The UK aims to attract 600,000 international undergraduate students by 2030 to ensure that it retains its number two position (behind the US) for attracting overseas students, after reductions in applications from Indian, Iraqi and Saudi students and a substantial downturn in applications from the EU following Brexit.
UK universities are specifically targeting the Middle East as part of their strategy as the number of applicants from the region applying to the UK is steadily rising.
The 17 per cent yearly increase in UAE applications is well above the 11 per cent growth in applications from India and the 12 per cent rise from China. In 2021, the number of UAE students accepted on to undergraduate courses in the UK increased by 16 per cent compared to 2019. Students applying from Oman rose by 18 per cent and students from Saudi Arabia increased by 29 per cent.
The UK’s Institute for Fiscal Studies revealed that UK universities are facing up to £19 billion in losses due to the pandemic amid a drop in international applicants. The latest figures show the UK lost its market share in 16 of the top 21 countries and territories sending students overseas between 2010 and 2018, with third-place Australia increasing its international share of students by 16 per cent and Germany increasing its numbers by 20.4 per cent.
Commenting on 2022 applications, UCAS chief executive Clare Marchant said; “As we recover from the Covid pandemic and see the increased opening up of international travel, this year was always going to be pivotal for the international student market. We are expecting, as part of the journey to a projected 1 million applications by 2026, the number of international students to grow by two thirds.”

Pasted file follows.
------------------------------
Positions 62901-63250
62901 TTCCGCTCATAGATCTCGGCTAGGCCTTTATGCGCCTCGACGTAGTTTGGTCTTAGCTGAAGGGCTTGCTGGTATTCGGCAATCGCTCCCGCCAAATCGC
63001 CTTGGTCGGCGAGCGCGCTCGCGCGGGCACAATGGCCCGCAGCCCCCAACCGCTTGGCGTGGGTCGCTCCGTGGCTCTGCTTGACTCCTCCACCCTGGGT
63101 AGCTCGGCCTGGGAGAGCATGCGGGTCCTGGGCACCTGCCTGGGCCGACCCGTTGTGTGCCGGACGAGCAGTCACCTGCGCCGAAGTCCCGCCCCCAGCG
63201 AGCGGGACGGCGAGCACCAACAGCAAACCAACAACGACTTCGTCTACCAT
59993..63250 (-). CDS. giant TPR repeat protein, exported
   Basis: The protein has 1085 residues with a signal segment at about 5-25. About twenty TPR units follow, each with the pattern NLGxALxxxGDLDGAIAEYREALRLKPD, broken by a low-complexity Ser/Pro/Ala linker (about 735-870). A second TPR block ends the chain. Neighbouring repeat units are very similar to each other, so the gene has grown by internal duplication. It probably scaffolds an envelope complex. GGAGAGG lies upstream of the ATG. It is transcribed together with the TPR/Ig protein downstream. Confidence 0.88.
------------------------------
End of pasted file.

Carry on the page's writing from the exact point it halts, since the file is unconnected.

The UK government has also introduced policy changes to allow international degree students to remain in the UK to work - eligible students are permitted to stay to work, or look for work, for two years (three years if studying at PhD level) after they have completed a degree. This is a substantial incentive given historical constraints on international students seeking to plan their working future in the UK and an important incentive given that the UK is comparatively more expensive in terms of tuition fees, student visa fees and health costs.
In an effort to support post-graduate international students, UCAS has also launched Myriad, a new platform designed to provide "excellent user experience ... as well as champion new and emerging markets for universities and colleges’ recruitment activities". More than 90 per cent of UK universities and colleges are listed on Myriad and it is already being used by post-graduate students in 150 countries.
For international students from the UAE seeking to continuing their education at universities that are among the best in the world, the option to stay on in the UK for the long term has also become simpler and more attractive.